Geoff Cumming is an Emeritus Professor in the School of Psychological Science at La Trobe University in Melbourne, Australia. He has taught statistics for more than 40 years at every level from introductory to advanced, and at undergraduate and graduate levels. He has published numerous journal articles about teaching statistics. His research focuses on statistical cognition—the study of how students and researchers understand statistical concepts and how they interpret different ways to present results. He has also studied how statistical reform has been advocated and thwarted. He is frequently invited to give his highly successful workshop on the new statistics using his ESCI software at the American Psychological Association’s Annual Convention. A Rhodes Scholar, he received his Doctorate degree in experimental psychology from Oxford University.

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1 of 1 people found the following review helpful
Format:Paperback|Verified Purchase
I wish I had time to write a review that does more justice to the uniqueness and importance of 'Understanding the New Statistics'. Suffice it to say that if you work your way through it, by the end you will have a very good appreciation of such matters as (1) how foolish it is to dwell on p values, (2) what confidence intervals are all about and how useful they are, (3) what (so-called) Cohen's d is and why such measures of effect are important, (4) why it is absolutely vital that experiments be replicated, (5) and what statistical meta-analysis is for. A particularly good feature of the book is the attention it devotes to psychological rationales for presenting statistical results in one way rather than another. The book is extremely well written, and you find out how to get and use extremely interesting free software associated with the book. This software, incidentally, includes a couple of 'packages' for meta-analysis which I have been able to use for actual meta-analyses.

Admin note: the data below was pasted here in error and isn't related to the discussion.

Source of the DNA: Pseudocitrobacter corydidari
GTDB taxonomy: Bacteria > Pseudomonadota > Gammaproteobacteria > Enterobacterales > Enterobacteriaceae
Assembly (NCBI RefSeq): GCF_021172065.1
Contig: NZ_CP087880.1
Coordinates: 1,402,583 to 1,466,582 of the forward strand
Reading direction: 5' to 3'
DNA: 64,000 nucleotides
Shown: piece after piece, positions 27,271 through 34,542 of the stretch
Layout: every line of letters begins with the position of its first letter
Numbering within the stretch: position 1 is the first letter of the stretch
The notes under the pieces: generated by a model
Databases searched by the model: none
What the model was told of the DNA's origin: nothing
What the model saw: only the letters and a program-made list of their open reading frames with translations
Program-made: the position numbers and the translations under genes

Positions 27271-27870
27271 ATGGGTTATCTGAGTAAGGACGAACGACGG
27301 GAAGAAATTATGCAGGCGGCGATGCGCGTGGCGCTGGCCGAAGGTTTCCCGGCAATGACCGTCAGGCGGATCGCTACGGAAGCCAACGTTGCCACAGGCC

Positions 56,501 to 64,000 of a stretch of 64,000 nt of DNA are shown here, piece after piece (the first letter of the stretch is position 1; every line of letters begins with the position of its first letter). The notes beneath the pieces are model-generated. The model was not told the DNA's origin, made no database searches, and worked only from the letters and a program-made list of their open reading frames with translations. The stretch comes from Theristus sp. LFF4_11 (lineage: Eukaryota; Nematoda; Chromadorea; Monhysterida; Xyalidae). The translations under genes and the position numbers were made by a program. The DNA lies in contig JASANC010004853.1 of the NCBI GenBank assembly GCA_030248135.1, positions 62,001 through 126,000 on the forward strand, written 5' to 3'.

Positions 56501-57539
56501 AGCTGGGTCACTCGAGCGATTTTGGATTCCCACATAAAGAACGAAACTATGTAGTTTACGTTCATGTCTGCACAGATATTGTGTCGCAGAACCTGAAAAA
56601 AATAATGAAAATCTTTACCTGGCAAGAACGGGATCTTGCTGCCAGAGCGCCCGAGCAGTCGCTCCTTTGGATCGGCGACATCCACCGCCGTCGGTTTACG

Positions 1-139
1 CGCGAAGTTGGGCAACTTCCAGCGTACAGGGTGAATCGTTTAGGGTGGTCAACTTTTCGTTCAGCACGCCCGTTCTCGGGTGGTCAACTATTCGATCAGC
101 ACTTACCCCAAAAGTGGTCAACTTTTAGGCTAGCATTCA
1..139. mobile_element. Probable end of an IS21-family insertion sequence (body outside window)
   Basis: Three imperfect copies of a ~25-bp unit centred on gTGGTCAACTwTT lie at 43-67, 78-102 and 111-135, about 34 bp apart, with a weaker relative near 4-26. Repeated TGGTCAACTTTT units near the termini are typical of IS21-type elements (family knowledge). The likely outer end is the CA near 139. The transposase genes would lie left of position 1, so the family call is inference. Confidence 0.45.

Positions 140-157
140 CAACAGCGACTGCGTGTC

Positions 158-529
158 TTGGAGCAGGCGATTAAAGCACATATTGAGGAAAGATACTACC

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1 of 3 people found the following review helpful
5.0 out of 5 stars Statistical Reform 13 Jun 2012
Format:Paperback|Verified Purchase
The book "Understanding the new statistics. Effects Sizes, Confidence Intervals and Meta-analysis' of Geoff Cumming is highly recommended for teachers and researchers. It consists of fifteen chapters that examine in detail aspects of statistical reform: effect size and confidence intervals and the meta-analysis. The book is essential for researchers, reviewers and journal editors who want to be updated in the 'new' techniques of statistical analysis.
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Amazon.com: 4.9 out of 5 stars  11 reviews
19 of 20 people found the following review helpful
5.0 out of 5 stars Excellent 15 April 2012
By Dimitri Shvorob - Published on Amazon.com